Another month has gone by in the blink of an eye and just like that we’re staring down the beginning of June. The local coffee shops are filled with students cramming for exams and preparing for the next chapter of their lives – making decisions about where they want to work and live as they enter into adulthood. I remember those days well and if someone told me then that in 10 years I’d be leaving it all behind to live in an old Winnebago and travel the country, I would have cocked an eyebrow and said “you’ve gotta be shittin’ me”. But alas, here we are, 11,0000 miles and five months under our belt, parked in the middle of a lush green farm field surrounded by trees and sky-scraping cliffs on beautiful Vancouver Island. 

The month of May was spent ping-ponging around British Columbia. We spent time in the Okanagan Valley, day tripped in Kamloops and Salmon Arm, met a wonderful couple who are just starting out their classic Winnebago restoration and played many awesome shows in some of the coolest places. 

{Atop a cliff just outside of Vernon}

{Salmon Arm}

{Just outside of Chilliwack - our free, riverside camp site - where we stayed for a few days}

{On the shores of Lake Cowichan - a lovely little RV park}

 And while we love traveling around and have ever-changing daily views, June brings a new adventure of the stationary kind. Nestled on the eastern coast of Vancouver Island, down the twisty-turny Genoa Bay road lies Birds Eye Cove Farm. A picturesque, family-run farm – and our home for the next two months. We’ve got a regular gig here every week playing tunes at the barn for their wood-fired pizza nights (which also means we get to eat pizza for dinner twice a week - holla!). We played our first show on Monday and it was a blast.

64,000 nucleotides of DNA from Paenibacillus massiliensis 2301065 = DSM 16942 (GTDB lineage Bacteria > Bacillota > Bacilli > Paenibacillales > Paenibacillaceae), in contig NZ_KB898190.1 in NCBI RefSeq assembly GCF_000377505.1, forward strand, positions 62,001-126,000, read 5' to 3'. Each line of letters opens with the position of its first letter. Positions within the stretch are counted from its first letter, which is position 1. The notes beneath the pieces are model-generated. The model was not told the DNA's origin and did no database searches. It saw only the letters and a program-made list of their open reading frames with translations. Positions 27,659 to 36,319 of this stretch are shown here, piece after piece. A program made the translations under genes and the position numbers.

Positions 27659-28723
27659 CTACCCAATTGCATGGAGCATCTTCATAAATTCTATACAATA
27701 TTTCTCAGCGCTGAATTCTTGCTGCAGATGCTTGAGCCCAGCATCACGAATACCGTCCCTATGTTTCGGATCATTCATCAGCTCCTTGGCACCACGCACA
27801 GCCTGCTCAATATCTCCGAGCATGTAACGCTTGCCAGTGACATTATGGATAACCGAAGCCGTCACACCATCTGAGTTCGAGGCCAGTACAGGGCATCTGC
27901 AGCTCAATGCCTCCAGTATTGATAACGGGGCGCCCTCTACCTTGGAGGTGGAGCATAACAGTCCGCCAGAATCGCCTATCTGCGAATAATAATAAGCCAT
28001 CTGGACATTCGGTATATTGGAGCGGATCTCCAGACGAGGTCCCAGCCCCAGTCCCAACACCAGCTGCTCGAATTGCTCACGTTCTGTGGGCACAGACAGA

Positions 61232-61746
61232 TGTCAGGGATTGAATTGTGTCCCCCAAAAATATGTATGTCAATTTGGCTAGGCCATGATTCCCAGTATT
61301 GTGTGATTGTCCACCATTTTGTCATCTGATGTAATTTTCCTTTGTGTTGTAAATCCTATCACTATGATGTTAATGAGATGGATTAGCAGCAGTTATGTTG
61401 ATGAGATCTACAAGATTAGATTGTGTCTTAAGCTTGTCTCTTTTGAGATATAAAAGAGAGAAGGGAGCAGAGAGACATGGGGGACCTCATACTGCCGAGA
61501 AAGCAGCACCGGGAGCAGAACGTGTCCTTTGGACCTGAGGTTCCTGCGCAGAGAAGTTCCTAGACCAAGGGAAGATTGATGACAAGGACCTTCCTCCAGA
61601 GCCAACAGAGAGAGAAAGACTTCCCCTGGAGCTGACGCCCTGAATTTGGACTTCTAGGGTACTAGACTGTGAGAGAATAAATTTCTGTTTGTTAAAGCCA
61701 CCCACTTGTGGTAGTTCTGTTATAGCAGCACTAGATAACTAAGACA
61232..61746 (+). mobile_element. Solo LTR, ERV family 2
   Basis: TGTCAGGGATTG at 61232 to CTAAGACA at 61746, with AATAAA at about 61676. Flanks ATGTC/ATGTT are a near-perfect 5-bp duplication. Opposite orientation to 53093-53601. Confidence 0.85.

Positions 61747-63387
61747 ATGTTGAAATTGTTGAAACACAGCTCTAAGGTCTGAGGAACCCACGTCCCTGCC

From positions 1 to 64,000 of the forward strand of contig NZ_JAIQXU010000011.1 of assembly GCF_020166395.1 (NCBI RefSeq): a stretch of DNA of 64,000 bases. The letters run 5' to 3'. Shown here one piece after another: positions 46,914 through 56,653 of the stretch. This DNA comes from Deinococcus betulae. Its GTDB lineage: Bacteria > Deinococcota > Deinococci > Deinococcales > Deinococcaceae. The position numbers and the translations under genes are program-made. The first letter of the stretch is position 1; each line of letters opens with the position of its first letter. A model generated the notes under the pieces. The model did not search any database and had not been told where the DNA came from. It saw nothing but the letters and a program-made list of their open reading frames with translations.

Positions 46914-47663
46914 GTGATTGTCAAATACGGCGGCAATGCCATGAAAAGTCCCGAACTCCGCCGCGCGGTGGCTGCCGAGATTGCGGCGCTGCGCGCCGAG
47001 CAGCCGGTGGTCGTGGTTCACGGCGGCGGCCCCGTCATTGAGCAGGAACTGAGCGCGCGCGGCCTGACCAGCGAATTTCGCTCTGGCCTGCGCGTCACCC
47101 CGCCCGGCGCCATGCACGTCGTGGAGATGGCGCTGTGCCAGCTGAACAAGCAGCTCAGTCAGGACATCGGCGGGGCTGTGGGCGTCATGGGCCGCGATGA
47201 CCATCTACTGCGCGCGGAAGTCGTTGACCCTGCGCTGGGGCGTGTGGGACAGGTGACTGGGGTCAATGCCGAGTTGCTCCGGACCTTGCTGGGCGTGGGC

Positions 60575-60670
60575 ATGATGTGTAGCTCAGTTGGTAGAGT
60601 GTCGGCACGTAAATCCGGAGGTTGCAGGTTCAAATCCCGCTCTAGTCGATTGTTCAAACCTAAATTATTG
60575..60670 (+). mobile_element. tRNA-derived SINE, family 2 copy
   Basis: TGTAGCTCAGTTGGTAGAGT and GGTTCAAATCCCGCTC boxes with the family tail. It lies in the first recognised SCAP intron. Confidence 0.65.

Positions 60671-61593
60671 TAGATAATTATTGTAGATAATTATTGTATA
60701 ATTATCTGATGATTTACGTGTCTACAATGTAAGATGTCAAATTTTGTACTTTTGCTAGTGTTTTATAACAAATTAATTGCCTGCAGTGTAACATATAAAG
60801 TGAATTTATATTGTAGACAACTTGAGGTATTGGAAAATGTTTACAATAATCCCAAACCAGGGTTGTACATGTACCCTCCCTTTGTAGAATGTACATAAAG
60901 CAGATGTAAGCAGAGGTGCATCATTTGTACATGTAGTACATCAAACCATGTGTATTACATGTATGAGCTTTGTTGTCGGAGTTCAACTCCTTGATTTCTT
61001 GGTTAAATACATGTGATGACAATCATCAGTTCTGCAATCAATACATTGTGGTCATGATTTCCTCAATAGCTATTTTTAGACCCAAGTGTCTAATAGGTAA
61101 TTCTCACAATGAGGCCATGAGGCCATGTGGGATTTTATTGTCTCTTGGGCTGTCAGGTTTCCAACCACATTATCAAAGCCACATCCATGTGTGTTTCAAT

We’re in the works of launching our brand new monthly newsletter and some new videos to share - if you haven’t signed up yet (and would like to) - you can do so through our Facebook page (sign-up link is at the top) or on our website. We’re also working on our fall tour which will having us heading back across the country and back to Ontario by the middle of October. We’d love to set up some house shows for November - holler at us if you’d like to host one (psst, their super fun). We're also organizing another tour through the US scheduled to start January 2017, we would love suggestions on where to go/what to see this time around...

Talk at'cha again soon,


Plaid shirts, Starbucks and Pearl Jam – Welcome to Seattle

Seattle was both amazing and defeating all at the same time. We followed our map to an address on capital hill, the heart of old town Seattle. We arrived at a pre-midcentury abode, home to the Beery family. The Beery House has become quite a fixture of the local music scene, hosting legendary house concerts for more than 20 years. Their modest home stands high on the hill, dwarfed on either side by multi-unit, state-of-the-art housing developments where single-family dwellings once thrived. 

Out front of the house there was a set of saw-horses tied to a stretched out rope – a make-shift blockade. This was the handy work of Max Beery, assuring that we’d have a place to park the Winnie when we arrived. It wasn’t long before we were greeted by the man himself – a chatty, kind-hearted fellow who instantly made me feel at ease. Within 15 minutes of us getting parked we were standing in his living room as he handed over his transit passes and gave us the lay of the land. There was a dog park right around the corner, so that was stop number one. After Winnie and Hank had burned off their pent up energy, Brad and I set out on foot to check out the Pike Street Market. After what seemed like 1500 city blocks (actually, only 8 – but still) we arrived at the bustling and chaotic market. Fish vendors, flower merchants and artisans galore – this place was crazy busy with a mix tourists and locals. As we made our way through the busy market, we looked up and were standing face to face with Jim and Judy. We both had that “you gotta be effin’ kidding me” look and were laughing and hugging as if we hadn’t seen each other in years. Neither we, nor them had any plans or idea to meet in Seattle….